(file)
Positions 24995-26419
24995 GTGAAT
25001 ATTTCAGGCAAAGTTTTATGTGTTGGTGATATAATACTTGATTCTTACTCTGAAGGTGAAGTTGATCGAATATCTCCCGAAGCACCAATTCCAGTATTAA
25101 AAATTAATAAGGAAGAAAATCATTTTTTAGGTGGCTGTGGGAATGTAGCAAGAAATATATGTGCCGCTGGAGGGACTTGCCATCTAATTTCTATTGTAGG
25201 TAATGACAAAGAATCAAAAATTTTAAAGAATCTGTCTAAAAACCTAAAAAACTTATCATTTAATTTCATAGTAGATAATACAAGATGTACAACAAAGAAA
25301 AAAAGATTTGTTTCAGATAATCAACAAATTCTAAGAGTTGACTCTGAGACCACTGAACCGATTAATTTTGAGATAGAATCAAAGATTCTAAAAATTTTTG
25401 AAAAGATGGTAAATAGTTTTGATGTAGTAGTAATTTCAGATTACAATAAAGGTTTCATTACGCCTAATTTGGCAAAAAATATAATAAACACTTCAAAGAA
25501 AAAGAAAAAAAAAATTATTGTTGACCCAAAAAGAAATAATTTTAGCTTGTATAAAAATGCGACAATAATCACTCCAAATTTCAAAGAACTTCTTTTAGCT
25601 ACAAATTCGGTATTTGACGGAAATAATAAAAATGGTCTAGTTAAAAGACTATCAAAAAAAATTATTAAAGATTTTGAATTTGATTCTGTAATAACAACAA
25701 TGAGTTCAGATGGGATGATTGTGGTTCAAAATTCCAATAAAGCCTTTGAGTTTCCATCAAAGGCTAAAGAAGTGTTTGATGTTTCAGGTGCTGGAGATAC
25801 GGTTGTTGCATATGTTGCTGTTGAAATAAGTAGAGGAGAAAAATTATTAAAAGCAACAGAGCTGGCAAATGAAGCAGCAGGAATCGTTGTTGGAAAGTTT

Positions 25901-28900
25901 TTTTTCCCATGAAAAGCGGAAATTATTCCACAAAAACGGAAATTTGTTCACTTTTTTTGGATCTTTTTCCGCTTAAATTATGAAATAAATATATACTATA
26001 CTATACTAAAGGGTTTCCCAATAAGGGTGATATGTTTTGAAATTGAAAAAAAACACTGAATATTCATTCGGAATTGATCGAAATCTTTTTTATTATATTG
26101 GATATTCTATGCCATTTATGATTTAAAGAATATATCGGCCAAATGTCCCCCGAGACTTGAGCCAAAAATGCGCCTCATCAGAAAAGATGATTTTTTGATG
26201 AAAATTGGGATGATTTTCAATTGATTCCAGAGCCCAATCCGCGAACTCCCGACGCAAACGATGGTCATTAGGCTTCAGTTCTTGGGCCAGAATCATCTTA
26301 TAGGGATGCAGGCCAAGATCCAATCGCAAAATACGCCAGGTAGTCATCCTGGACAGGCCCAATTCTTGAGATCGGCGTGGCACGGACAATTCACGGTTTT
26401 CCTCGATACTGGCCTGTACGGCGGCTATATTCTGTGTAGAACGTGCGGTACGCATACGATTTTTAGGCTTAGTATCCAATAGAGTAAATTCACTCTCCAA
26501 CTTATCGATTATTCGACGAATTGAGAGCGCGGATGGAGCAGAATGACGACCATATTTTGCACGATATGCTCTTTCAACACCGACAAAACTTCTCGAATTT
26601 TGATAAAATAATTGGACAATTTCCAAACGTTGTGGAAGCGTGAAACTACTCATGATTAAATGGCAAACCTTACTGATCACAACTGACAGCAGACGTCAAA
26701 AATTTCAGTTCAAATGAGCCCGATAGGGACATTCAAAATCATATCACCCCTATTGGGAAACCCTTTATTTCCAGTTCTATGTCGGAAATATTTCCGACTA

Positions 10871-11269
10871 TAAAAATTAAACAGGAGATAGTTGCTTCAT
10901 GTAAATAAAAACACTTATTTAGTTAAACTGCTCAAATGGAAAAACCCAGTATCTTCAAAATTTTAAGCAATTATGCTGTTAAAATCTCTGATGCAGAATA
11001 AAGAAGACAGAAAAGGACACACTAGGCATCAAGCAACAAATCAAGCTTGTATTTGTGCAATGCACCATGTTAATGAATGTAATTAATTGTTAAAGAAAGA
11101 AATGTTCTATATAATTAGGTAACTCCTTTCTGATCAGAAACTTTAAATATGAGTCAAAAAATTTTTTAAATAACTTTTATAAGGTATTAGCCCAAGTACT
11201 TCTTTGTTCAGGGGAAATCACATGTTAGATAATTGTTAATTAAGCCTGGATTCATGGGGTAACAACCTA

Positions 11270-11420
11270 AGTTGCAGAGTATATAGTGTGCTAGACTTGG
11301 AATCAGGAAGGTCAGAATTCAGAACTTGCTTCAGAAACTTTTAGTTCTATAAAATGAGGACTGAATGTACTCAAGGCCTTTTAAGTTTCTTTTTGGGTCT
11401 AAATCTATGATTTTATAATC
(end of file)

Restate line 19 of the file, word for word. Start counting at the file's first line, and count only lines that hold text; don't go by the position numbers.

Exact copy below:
26501 CTTATCGATTATTCGACGAATTGAGAGCGCGGATGGAGCAGAATGACGACCATATTTTGCACGATATGCTCTTTCAACACCGACAAAACTTCTCGAATTT